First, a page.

"It's wonderful to see you again," Cordelia said after she had been seated. "Do you know, I've never been to tea at the Ritz? This is the first I've been here since the time we had dinner. I was fifteen then."
"It's been--twenty years."
"Yes," she said, looking around to take in the marble columns and the wrought-iron chandeliers. "But this room looks the same."
She leaned across the table and whispered, "It's very ugly."
The waiter brought the tea, which Cordelia drank black. She helped herself to a cucumber sandwich, bolted it, and took another from the tray. Whatever else had changed, she had kept her appetite.
She raised her gaze from her plate, her dark eyes cool but soft, to catch Charles looking at her. In return she appraised him with her mouth full, smiling as best she could with her lips closed around her food.
"Poor Charles," she said after she had swallowed. "You're quite as altered as I am."
Charles coughed; her frankness had often startled him. "To my eye you haven't changed much. Only the Middle-Eastern sun has left you a bit browner."
"You needn't spare my feelings," she said, shaking her head. "I know I am quite depleted. It goes far beyond my complexion."
She had a grim, efficient mien, he admitted to himself; she looked as though she had suffered. She had told him once that no one could be holy without suffering, that it was the spring of love, and he wondered whether she still adhered to that doctrine.
"In any case," he said, "you are right about me."
Homeless, childless, middle-aged, loveless, he had told Hooper during the war, and though unlike Hooper he had survived to peacetime, in these particulars Charles was unchanged. When he had been with Sebastian, or with Julia, these things had not been true, or they had not mattered. But he had lost them, and the weak consolation that remained to Charles was the religion that had taken them both from him.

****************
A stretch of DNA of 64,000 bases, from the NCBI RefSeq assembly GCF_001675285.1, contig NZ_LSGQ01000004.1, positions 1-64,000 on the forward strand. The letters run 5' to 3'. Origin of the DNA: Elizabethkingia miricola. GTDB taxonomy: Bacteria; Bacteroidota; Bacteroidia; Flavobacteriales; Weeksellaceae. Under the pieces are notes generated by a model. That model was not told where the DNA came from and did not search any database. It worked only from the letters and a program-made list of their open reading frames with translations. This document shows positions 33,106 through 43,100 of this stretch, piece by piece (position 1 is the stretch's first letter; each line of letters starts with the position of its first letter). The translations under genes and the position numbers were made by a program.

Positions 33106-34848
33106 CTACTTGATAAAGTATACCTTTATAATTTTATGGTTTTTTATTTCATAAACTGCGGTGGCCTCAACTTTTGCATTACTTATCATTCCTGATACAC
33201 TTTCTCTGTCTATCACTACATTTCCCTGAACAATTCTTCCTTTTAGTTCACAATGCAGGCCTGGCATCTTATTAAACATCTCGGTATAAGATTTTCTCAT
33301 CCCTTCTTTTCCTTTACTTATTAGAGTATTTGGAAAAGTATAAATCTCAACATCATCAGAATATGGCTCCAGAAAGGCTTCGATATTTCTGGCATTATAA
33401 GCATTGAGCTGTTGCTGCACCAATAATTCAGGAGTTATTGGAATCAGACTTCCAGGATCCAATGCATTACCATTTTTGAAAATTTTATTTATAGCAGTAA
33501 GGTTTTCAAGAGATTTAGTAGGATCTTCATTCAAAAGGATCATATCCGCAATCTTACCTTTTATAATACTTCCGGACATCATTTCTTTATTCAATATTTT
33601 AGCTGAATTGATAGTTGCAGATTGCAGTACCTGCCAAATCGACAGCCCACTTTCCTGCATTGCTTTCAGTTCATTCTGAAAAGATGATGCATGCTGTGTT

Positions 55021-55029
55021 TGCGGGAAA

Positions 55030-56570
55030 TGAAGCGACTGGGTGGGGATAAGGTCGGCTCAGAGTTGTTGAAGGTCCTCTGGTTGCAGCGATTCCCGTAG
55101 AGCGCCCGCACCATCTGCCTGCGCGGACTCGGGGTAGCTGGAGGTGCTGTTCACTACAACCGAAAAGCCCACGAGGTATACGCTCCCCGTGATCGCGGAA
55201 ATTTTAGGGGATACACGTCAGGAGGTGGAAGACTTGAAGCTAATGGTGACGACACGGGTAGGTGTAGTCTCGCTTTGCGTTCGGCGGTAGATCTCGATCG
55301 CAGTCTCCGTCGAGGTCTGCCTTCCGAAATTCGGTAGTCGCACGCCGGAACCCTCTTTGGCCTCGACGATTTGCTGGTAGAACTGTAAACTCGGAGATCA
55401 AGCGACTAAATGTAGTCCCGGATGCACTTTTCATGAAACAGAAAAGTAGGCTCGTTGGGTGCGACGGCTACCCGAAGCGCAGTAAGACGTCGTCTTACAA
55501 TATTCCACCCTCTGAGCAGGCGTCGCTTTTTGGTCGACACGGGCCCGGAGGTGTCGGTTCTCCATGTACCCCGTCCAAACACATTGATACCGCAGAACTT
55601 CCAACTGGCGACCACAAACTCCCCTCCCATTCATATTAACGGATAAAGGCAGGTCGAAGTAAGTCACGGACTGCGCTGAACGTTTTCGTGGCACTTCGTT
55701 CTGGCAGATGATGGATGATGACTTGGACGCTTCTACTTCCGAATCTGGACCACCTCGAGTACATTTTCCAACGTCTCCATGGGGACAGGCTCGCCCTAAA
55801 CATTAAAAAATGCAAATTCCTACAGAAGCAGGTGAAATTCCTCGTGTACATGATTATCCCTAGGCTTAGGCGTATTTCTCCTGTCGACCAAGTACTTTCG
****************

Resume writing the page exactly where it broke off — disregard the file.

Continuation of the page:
Cordelia's voice brought him back to the present. "I've had no post from Sebastian yet, though I keep hoping."
"But he is still alive."
"He must be," she said, looking anxious, "or we'd have heard something. He will be gutted about Nanny, though. I wish he'd come home."
Cordelia closed her eyes and covered them with her hands. Charles had never seen her cry, though when he'd first known her she was a child.
In the end, though, she only rubbed her eyes and reopened them. "I'm glad there's another person who loves him as I do. It makes things easier to bear."
This was something to consider for Charles, who had always borne it alone.
Charles and Cordelia stepped out of the restaurant into the cool spring air, and he walked with her to Green Park station. Just above the entrance, she paused, took his hands in hers, and kissed his forehead. He watched her descend the stairs, and when she had disappeared underground, he turned and walked on.
Maybe Sebastian would send to Cordelia, and the next time she wrote to Charles she could report that Sebastian was happy and well. It would be a small comfort, hardly anything, but it would be enough to keep the cord between them from severing. At the corner he crossed Piccadilly and entered the park, squinting into the sun.